Theorycrafting builds for Diablo 3 is generally focused on the 5 classes while follower builds have largely gone ignored. This begs the question – are follower builds of any real importance?
Given Diablo 3 is a multiplayer game that appeals to players who enjoy grouping up with others (which disables access to a follower), followers will unlikely make for a formidable team mate while playing from nightmare mode onwards.
In fact, followers were initially designed to carry a player no further than normal mode but this was changed in late 2011 in order to cater to players who wanted a viable method to proceed into inferno while soloing.
When we first announced the follower feature we revealed that these unique characters would accompany your hero on an adventure to save Sanctuary, but that they would only be able to survive in Normal difficulty. The amount of positive support the follower feature received, as well as the number of players who wanted to be able to keep these companions throughout the game — even into the toughest difficulties — left us wondering if it would be possible.
Blizzard then went on to flesh out followers and have worked hard to ensure there is a distinction from the mercenaries found in D2 and the followers available in D3. Some of these changes include:
- Followers only die when a player dies.
- When the health of a follower is depleted, they simply take a breather for a short period of time before fighting again instead of dying.
- The need to constantly work to keep them alive was removed. The intent is to make followers fun, not a liability.
While these changes are of little consequence for those who intend to play with others, followers will provide a benefit to a special breed of players who love high risk and big rewards; the hardcore crowd and that’s where follower builds will come into play.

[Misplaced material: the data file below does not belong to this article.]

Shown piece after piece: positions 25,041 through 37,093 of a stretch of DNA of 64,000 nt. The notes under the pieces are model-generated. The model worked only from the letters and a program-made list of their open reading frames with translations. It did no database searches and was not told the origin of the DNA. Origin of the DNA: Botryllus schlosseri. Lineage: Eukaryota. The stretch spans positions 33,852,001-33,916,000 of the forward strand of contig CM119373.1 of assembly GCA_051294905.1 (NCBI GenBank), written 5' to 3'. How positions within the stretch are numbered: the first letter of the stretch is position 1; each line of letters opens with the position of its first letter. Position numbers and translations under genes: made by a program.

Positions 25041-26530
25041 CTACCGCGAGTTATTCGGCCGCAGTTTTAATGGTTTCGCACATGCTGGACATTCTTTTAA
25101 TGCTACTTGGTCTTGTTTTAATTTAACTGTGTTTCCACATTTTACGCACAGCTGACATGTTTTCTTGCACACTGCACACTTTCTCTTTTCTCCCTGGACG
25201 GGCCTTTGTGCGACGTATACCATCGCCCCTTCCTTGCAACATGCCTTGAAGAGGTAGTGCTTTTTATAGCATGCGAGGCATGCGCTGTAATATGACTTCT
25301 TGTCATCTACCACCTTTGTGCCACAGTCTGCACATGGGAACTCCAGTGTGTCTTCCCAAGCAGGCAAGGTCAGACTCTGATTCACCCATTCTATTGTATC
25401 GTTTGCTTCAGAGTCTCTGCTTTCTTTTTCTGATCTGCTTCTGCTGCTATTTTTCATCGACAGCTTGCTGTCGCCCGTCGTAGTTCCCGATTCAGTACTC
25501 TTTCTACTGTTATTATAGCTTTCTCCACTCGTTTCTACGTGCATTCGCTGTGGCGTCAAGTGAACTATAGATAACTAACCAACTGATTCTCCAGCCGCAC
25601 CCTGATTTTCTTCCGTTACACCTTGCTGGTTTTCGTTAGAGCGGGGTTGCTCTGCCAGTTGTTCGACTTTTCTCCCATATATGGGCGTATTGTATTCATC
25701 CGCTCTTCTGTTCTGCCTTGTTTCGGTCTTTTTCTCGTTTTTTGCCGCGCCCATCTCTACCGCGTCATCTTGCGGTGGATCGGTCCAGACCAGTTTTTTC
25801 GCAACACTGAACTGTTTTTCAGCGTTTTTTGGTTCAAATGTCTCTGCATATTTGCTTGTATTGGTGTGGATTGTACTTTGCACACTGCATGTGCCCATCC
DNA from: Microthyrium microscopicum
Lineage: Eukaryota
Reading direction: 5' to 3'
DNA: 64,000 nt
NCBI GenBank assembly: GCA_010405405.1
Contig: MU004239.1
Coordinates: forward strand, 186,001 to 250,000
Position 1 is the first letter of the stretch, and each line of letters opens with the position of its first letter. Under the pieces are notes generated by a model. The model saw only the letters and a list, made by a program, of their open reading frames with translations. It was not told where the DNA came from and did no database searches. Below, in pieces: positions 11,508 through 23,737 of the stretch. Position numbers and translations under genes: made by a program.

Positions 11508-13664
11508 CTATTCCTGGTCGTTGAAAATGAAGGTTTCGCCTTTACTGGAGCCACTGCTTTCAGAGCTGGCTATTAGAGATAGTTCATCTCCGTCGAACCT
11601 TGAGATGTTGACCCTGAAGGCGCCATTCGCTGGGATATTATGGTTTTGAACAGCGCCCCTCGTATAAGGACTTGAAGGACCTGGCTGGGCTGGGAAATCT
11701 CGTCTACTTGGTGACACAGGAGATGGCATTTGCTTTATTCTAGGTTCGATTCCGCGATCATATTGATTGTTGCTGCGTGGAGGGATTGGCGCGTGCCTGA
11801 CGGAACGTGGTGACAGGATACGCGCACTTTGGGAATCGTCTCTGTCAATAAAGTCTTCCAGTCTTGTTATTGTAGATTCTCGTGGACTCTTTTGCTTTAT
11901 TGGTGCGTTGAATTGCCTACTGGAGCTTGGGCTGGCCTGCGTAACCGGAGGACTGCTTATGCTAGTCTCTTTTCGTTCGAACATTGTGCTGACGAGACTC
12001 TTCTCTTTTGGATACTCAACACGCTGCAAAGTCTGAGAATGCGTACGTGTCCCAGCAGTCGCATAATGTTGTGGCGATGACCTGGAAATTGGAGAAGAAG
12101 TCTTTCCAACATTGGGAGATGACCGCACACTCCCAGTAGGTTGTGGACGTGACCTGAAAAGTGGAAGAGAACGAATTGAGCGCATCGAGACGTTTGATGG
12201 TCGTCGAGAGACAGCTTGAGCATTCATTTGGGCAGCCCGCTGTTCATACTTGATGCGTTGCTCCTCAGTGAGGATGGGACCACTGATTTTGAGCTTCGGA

Playing a hardcore character is a meticulously slow and steady process and it makes good sense to pick and choose your group mates wisely as impulsive players can (and will) get you killed. This makes followers the ideal companion for those times when your trusted group of skilled hardcore players are not available to group up with.
All of these skills are potential life savers for hardcore players who get into trouble and there is at least some variation a Templar can use for a viable build.
While the Scoundrel can slow enemies, his heal is self only which is of little benefit to players when followers do not die to begin with. Scoundrel builds will be useful for areas where a DPS boost is needed but the risk of dying is much lower.
The Enchantress does bring some CC to the table but given these would become a must in hardcore mode in addition to the lengthy cooldowns, it makes Enchantress builds less robust or viable compared to the other 2 followers.
While followers were initially designed to accommodate those who play casually and are unlikely to persist beyond normal mode, the changes to the build system late last year meant hardcore players have a real reason to sit and theorycraft follower builds. Outside of that though, don’t expect them to bring too much to the table strategy and build wise.